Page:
Minnesota Undergraduate Tournament 2014: We're Not Happy 'til You're Not Happy Questions by Billy Busse, Rob Carson, Mike Cheyne, Andrew Hart, Melanie Keating, and Bernadette Spencer finals round one: Tossups



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Minnesota Undergraduate Tournament 2014: We're Not Happy 'til You're Not Happy

Questions by Billy Busse, Rob Carson, Mike Cheyne, Andrew Hart, Melanie Keating, and Bernadette Spencer

FINALS ROUND ONE: Tossups
1. One character in this work receives a golden apple from a crow which causes her to become pregnant for six years. Another character in this text has his face smeared with honey in order to avoid the fate that befell nine of his brothers, namely being eaten by a she-wolf, while a third character in this story learns the language of the birds after tasting dragon’s blood. That character’s father is the only person able to retrieve a sword a (*) one-eyed beggar plunges into the trunk of the tree Barnstokk. The main character of its second half kills his foster-father Regin shortly after slaying the serpent Fafnir and aids Gunnar in marrying Brynhild. For 10 points, name this Norse epic about the title patriarch and his descendents, including Sigmund and Sigurd.

ANSWER: the Volsung Saga [or the Völsungasaga; or the Saga of the Volsungs; do not accept “the Nibelungenlied” as none of the events described happen in it and “Gunnar” and “Brynhild” are Norse names]


2. A book about the “life and notions” of this country’s natives was written under a pseudonym by James George Scott, who also introduced soccer to it. In 1945, its largest city was the target of an Allied assault codenamed Operation Dracula. A speech declaring that “we will fight sword with sword and spear with spear” was given by a politician who led a 1962 coup in this country. That highly superstitious leader dynamited this country’s economy with his failed “Way to Socialism”. This country, home to the long-suffering (*) Rohingya people, was the location of the 8888 Uprising, which itself was crushed by a military coup led by SLORC. For 10 points, identify this Southeast Asian country where the 2011 dissolution of the military junta and Than Shwe’s transfer of power to Thein Sein led to the release of native Aung San Suu Kyi.

ANSWER: Burma [or the Republic of the Union of Myanmar]


3. This composer used an A-flat larghetto in 3/8 time as the second movement of the later of his two piano quartets, while a piece named “Sleigh Ride” ends his Three German Dances. His cantata Davide Penitente reused music from the Kyrie and Gloria sections of his unfinished Great Mass in C minor. He omitted repeat signs from the exposition in the first movement of a symphony that he constructed by dropping the introductory march and a minuet from a serenade composed for Sigmund (*) Haffner. The finale of another of his symphonies opens with the four-note theme C-D-F-E and ends with a five-voice fugato representing the five major themes. Franz Xaver Süssmayr completed the last entry in the Köchel catalog of this man’s works. For 10 points, name this composer of the Jupiter Symphony who died before he could finish his 1791 Requiem.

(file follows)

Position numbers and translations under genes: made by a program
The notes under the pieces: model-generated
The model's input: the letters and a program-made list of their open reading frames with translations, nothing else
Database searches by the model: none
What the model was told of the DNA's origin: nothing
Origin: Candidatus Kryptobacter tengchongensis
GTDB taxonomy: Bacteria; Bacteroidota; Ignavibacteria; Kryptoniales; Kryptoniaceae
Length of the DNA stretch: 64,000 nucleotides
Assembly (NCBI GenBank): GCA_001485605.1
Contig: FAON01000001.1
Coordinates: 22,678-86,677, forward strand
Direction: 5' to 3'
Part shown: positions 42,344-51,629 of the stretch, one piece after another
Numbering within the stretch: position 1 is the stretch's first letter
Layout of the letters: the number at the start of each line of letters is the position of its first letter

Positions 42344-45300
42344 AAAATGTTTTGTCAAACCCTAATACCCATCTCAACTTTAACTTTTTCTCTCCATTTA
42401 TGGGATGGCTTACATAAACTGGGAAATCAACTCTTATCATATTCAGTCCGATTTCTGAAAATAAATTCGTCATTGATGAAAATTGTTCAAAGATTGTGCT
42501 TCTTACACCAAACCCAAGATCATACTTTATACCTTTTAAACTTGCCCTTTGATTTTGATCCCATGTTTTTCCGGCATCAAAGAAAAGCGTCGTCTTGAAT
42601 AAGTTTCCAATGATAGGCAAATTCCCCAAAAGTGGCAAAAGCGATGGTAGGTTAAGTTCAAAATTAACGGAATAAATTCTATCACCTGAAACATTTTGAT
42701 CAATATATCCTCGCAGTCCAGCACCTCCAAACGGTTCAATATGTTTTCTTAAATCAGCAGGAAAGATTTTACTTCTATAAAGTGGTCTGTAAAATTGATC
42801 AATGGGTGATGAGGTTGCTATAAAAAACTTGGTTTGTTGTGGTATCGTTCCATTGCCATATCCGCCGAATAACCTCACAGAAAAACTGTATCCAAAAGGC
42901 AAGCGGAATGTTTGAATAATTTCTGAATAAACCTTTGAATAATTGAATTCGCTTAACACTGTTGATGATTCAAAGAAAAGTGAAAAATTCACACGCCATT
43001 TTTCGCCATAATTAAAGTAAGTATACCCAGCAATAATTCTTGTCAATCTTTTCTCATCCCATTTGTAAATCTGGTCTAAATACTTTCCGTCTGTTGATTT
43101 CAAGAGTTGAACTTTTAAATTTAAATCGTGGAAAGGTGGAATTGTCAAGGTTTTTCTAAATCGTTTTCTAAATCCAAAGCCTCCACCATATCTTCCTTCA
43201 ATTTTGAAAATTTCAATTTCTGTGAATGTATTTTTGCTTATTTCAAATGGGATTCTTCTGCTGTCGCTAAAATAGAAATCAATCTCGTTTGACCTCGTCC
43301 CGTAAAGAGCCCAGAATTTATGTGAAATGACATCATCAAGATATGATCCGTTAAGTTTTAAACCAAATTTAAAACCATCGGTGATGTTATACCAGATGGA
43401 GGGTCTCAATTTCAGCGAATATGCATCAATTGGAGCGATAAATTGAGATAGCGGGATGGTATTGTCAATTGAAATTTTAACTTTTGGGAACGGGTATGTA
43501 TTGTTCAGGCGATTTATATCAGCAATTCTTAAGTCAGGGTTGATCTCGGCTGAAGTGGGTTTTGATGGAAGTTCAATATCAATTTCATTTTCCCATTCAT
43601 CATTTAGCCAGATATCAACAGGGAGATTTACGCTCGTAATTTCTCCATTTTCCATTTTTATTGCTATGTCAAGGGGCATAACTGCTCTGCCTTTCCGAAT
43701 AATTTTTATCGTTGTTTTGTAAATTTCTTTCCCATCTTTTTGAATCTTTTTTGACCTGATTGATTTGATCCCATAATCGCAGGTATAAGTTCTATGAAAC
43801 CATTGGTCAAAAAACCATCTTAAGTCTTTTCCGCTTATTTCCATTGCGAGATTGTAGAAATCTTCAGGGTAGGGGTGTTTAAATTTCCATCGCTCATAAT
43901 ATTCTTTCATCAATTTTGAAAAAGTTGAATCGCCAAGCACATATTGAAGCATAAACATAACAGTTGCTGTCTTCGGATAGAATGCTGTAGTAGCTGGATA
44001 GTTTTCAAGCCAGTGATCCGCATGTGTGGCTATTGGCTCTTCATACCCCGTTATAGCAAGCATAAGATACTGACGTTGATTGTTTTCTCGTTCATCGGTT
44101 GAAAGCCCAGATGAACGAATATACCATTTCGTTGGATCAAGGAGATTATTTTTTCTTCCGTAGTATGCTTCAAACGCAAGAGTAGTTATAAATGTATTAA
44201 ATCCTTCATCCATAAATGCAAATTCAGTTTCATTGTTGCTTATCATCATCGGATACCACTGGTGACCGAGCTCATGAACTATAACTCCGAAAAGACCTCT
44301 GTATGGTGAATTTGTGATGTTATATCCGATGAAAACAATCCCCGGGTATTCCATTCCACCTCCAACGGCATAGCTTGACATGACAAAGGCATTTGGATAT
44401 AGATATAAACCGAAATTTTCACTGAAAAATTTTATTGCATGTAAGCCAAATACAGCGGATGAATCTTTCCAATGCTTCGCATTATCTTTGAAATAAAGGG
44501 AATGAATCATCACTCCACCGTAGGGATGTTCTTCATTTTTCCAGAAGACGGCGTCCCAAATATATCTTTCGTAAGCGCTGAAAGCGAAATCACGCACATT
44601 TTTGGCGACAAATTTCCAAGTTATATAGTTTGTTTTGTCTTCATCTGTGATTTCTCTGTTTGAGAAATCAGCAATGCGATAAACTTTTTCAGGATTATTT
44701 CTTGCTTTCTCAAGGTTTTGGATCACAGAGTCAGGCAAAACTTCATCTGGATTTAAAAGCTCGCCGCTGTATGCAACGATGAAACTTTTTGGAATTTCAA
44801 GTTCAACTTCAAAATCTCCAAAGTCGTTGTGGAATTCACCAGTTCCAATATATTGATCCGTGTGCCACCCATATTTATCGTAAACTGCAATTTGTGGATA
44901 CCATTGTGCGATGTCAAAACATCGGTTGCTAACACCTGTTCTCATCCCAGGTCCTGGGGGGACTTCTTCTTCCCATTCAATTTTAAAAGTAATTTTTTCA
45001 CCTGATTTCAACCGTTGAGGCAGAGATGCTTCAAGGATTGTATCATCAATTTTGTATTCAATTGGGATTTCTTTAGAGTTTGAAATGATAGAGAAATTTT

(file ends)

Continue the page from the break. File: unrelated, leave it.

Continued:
ANSWER: Wolfgang Amadeus Mozart


4. An essay by this author opens with a letter from “Mrs. M-- in Maryland”, outlines the Contract and Status models of reading and writing, and criticizes the codependency of literature and criticism in the works of William Gaddis. Richard Katz and his band Walnut Surprise release the hit album Nameless Lake in this man’s novel about the Berglund family. This author of “Mr. Difficult” wrote an essay bemoaning the state of the American novel titled “Why Bother?” for (*) Harper’s. In his most famous novel, a patent developed by the Parkinson’s-afflicted Alfred is used by the Axon Corporation to develop the drug Correcktall, while Enid Lambert attempts to organize a family reunion in St. Jude. For 10 points, name this contemporary American author of Freedom and The Corrections.

ANSWER: Jonathan Earl Franzen


5. The primary quantity characterizing this phenomenon for a 3D free electron gas equals minus one third times a similar quantity named for Pauli according to a result derived by Lev Landau. It’s not NMR, but this phenomenon arises from Larmor precession in a model by Langevin. This phenomenon occurs when the orbits of the electrons in a material form small current loops in an application of Lenz’s Law on the atomic scale. This phenomenon is characterized by a negative (*) susceptibility. Bismuth and graphite exhibit a very strong form of this phenomenon. Superconductors exhibit a perfect form of this phenomenon in the Meissner effect. For 10 points, name this phenomenon in which a material in an external magnetic field creates an internal field that opposes the external field.